3. Best of luck to Hearst. I wonder how many of these will “Break” in the field.

    I have the feeling these are intended for
    Backpack Journalists – you know, Guys that can write and voice a story but don’t have professional technical skills of a Photog.

    Also, will production be using these as well (CRINGE) or just news?

  4. Seems to me in these economic times, what works, works. I have seen the low light capability and it rocks. Being in the fire service the second the big eng cam comes out, people act weird. They hide from the camera or show boat. This discreet camera is the perfect way to get legit footage. I have used the shoulder stuff back in the day and the recorder and tapes and all the batteries and it was A PAIN. Kudos to Hearst to try it new… If u old eng guys can,t adapt to change then I say become the story cause you will get left behind as is beta as is dv as will hdv and so on. And native FCP the first company to actually build hardware to go with existing software instead of the other way around, making us wait and/or pay for software release/update!,,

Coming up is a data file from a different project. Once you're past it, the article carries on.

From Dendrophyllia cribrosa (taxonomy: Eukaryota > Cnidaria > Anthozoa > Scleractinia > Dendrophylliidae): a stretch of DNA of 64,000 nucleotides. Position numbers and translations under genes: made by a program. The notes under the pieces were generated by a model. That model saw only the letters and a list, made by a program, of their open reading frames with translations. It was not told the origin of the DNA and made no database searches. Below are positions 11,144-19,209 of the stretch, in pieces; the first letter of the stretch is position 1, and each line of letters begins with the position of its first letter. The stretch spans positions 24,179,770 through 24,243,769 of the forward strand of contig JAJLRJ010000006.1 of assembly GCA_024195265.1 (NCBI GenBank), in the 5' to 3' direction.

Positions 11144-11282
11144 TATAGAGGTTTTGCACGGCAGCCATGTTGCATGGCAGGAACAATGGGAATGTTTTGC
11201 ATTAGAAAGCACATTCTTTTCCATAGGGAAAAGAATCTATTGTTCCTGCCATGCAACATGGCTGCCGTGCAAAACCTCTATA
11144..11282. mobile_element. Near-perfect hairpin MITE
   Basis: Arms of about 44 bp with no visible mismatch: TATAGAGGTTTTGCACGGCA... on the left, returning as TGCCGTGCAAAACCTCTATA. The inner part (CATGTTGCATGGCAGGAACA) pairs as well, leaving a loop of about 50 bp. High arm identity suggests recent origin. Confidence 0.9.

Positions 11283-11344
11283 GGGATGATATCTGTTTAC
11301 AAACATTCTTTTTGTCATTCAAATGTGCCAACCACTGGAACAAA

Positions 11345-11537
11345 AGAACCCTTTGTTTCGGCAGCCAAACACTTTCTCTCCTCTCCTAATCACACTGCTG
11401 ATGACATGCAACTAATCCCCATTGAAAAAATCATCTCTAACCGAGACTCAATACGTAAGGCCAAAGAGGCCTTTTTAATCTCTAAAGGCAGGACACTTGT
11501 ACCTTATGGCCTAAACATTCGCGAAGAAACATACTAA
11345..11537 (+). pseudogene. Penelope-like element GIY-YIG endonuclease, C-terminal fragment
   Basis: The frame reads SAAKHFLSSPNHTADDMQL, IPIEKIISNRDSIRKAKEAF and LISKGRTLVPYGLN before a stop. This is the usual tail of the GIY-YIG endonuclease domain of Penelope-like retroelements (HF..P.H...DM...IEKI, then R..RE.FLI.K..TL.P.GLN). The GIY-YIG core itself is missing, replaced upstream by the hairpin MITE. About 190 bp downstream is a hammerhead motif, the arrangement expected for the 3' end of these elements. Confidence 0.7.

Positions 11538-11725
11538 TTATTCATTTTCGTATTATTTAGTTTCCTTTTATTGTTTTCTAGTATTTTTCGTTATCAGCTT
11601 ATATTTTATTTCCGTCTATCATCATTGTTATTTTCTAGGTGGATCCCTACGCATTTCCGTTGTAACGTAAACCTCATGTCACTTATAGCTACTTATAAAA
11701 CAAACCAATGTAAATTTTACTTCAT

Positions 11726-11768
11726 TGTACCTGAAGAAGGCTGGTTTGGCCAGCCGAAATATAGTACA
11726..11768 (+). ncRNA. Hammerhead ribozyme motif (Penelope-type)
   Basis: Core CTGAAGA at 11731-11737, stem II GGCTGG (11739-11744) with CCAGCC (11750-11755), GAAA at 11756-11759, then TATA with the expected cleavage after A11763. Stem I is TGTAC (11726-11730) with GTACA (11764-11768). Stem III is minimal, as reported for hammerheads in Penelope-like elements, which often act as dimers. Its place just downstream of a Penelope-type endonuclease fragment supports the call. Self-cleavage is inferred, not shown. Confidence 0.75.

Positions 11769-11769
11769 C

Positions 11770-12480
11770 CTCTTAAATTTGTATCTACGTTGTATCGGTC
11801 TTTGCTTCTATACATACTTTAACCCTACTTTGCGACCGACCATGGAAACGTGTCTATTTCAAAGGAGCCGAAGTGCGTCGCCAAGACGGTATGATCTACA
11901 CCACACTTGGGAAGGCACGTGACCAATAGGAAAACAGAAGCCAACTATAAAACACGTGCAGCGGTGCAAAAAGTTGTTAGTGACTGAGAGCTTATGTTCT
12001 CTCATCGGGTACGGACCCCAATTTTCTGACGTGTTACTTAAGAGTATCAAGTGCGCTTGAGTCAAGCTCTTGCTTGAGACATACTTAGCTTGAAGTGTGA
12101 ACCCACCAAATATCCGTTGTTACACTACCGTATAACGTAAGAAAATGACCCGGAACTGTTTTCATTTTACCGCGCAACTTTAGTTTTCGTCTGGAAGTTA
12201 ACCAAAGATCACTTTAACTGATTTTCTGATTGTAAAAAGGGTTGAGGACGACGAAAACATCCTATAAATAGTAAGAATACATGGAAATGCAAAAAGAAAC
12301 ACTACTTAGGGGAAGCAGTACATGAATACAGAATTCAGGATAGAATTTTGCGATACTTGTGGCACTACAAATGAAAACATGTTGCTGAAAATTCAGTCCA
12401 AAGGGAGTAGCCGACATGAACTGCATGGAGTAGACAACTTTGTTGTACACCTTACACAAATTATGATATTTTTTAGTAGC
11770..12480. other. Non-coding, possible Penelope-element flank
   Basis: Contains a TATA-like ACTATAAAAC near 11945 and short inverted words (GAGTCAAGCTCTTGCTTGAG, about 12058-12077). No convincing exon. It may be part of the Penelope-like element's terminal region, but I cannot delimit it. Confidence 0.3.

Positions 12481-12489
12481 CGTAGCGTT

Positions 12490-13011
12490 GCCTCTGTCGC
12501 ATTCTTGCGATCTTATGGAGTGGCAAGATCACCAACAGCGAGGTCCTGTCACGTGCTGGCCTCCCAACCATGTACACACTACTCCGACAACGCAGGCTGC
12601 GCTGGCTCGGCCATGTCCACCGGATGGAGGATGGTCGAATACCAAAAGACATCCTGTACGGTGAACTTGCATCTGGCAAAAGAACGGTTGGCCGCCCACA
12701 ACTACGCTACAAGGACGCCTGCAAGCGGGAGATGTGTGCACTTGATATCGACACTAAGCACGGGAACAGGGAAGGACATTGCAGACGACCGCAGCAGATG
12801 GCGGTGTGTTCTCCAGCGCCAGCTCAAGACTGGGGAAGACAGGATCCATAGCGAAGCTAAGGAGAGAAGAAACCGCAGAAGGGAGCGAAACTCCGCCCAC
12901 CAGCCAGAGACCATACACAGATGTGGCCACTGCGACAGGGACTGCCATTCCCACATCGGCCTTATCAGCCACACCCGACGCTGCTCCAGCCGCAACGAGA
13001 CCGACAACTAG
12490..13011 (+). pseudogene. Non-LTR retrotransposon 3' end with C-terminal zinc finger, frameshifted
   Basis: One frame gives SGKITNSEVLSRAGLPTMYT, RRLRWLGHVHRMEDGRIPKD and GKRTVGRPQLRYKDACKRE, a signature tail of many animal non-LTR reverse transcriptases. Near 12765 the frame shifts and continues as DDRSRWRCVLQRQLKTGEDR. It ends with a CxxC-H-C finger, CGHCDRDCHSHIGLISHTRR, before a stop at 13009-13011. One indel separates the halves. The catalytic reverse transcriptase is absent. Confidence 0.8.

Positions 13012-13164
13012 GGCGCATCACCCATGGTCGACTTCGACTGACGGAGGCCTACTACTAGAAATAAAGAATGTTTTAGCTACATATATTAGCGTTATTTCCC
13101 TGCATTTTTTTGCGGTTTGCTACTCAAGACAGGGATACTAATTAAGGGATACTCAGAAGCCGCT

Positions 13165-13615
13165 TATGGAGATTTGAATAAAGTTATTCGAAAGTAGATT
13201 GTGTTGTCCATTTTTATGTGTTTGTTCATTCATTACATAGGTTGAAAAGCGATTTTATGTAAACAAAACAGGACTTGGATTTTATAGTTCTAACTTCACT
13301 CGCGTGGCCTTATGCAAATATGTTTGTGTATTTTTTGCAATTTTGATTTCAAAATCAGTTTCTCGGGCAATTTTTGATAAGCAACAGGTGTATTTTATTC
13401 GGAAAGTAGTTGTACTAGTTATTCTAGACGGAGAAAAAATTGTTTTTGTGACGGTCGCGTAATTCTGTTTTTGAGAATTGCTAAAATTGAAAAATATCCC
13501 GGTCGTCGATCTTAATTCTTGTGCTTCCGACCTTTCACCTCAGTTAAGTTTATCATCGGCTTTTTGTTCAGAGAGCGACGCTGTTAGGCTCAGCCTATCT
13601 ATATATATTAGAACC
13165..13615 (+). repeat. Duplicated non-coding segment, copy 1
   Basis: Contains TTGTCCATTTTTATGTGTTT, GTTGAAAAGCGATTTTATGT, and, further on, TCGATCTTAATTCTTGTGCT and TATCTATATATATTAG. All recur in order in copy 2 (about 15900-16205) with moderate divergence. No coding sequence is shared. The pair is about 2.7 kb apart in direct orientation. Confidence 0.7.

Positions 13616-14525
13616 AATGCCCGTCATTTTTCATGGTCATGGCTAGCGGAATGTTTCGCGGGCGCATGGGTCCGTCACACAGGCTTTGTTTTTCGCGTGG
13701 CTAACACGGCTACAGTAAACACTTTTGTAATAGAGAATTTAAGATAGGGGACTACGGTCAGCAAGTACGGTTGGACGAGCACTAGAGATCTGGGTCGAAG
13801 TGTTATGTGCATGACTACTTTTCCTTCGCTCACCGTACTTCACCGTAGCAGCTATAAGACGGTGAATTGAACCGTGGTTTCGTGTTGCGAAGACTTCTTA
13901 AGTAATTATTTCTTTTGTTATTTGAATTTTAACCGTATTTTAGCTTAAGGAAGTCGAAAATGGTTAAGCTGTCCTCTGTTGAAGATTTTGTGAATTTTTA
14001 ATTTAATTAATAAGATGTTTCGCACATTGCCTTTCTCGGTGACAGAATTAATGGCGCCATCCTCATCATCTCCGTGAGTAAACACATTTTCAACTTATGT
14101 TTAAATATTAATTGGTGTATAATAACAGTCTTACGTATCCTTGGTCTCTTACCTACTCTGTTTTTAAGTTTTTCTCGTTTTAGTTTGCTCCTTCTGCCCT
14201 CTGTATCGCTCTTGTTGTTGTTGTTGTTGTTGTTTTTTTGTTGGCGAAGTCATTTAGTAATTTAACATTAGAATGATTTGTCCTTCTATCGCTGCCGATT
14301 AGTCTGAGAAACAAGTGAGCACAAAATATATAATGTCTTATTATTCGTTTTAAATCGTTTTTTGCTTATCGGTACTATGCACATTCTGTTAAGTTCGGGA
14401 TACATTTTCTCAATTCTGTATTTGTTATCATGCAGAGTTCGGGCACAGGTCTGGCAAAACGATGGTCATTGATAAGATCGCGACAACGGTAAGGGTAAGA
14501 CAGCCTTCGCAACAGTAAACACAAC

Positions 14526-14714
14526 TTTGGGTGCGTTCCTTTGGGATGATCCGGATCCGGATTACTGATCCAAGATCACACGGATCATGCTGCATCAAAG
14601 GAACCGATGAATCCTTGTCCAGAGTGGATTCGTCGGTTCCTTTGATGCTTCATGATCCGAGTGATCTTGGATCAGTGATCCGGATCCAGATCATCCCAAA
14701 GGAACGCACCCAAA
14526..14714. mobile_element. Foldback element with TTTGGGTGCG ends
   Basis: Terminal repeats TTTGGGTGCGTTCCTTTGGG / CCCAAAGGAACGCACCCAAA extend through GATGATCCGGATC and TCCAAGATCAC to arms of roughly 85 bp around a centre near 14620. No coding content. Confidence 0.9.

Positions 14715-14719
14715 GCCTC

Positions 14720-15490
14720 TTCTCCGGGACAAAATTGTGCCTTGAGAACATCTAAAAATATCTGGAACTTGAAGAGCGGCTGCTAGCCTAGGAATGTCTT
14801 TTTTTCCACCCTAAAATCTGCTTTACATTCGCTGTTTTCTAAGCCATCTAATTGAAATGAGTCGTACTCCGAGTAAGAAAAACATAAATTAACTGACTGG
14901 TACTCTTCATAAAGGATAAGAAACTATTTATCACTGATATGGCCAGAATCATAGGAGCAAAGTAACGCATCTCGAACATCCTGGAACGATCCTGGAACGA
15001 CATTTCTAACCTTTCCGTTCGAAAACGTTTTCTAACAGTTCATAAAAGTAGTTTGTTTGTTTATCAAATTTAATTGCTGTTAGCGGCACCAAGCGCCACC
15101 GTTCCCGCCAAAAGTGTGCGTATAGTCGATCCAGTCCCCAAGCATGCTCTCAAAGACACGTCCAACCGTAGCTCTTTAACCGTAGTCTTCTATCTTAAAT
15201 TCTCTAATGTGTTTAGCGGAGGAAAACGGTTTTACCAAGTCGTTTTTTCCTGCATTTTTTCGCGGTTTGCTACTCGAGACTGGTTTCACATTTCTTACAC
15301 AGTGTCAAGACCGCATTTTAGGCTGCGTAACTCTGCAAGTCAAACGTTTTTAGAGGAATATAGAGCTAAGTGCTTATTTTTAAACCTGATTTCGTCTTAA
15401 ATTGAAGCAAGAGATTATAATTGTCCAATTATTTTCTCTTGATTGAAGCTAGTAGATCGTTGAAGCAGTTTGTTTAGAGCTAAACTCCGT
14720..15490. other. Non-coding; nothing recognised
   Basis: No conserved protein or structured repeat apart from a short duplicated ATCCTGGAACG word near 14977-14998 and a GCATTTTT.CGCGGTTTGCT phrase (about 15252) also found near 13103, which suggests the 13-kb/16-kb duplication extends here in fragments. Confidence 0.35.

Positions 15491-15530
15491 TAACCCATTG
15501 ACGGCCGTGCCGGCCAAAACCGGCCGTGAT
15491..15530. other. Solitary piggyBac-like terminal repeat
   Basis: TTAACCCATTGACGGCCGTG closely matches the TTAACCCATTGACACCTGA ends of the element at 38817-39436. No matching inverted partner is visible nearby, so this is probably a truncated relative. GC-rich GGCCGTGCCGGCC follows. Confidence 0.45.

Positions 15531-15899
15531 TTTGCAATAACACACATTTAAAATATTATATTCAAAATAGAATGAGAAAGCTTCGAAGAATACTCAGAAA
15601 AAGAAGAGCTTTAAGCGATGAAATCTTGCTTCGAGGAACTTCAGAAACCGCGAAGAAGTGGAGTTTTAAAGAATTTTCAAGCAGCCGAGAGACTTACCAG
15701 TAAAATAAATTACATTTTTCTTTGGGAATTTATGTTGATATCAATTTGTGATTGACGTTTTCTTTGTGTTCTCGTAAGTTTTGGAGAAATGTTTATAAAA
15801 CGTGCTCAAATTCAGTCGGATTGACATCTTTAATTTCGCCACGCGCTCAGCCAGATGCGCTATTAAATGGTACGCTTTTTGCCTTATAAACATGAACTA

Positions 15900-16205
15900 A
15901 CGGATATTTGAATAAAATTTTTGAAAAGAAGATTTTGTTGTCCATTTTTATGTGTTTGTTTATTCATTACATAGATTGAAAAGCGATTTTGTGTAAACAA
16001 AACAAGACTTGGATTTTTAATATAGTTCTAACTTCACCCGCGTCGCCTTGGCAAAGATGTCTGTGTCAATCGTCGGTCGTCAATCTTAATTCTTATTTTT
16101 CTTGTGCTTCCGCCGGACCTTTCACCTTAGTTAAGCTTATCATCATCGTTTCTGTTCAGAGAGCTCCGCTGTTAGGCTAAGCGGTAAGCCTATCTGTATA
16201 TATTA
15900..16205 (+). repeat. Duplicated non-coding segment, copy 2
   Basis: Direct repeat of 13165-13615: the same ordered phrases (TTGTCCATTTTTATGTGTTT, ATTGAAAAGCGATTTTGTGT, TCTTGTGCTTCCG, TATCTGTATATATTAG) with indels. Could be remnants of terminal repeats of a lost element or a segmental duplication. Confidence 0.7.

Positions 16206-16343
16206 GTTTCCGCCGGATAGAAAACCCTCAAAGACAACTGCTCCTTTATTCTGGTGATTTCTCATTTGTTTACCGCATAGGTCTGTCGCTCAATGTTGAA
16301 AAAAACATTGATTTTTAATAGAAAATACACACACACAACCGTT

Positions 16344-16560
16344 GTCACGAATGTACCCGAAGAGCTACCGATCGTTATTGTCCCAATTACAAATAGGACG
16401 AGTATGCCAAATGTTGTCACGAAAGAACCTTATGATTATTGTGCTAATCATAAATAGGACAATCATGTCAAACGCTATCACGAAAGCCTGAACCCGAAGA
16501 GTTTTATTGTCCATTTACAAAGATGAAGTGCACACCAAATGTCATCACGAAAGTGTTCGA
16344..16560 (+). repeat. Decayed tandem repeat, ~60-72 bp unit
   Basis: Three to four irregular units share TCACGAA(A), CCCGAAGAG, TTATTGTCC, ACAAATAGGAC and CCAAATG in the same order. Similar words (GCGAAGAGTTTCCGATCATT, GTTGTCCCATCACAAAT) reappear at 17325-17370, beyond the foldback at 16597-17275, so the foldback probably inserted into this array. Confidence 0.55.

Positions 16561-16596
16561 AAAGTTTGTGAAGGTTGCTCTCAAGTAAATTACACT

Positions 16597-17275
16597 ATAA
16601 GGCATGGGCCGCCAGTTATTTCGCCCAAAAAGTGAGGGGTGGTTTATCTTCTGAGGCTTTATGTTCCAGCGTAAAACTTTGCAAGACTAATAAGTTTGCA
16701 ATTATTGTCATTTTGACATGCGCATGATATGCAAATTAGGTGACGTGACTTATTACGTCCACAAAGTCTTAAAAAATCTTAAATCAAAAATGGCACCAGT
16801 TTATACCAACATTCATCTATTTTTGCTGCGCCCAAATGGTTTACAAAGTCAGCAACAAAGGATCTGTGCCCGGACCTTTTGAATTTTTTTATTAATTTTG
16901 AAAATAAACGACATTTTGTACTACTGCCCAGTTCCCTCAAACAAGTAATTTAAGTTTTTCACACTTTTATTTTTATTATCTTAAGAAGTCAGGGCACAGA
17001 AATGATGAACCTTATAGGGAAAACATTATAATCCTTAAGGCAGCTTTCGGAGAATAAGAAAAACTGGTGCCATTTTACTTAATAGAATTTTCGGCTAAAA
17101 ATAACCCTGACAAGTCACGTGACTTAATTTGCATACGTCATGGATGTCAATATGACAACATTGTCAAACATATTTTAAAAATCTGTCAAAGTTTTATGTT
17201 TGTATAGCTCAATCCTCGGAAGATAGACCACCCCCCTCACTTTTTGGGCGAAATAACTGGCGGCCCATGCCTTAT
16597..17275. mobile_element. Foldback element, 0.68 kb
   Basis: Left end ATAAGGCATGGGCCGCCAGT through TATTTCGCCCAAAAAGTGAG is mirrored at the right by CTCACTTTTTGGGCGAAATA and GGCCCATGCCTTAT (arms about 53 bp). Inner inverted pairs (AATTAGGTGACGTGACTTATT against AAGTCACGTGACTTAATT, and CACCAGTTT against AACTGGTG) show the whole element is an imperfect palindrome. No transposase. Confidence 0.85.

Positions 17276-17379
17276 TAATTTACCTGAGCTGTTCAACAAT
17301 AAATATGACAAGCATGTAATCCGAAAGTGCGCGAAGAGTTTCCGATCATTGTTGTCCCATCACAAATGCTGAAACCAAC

5. I have used this camera for about 6 months now and it has not failed me in any circumstance, indoors or out, the images and sound quality are excellent for eng or any broadcast situation.

    Any low light limitations are easily overcome with an LED on camera light or a simple soft box solution.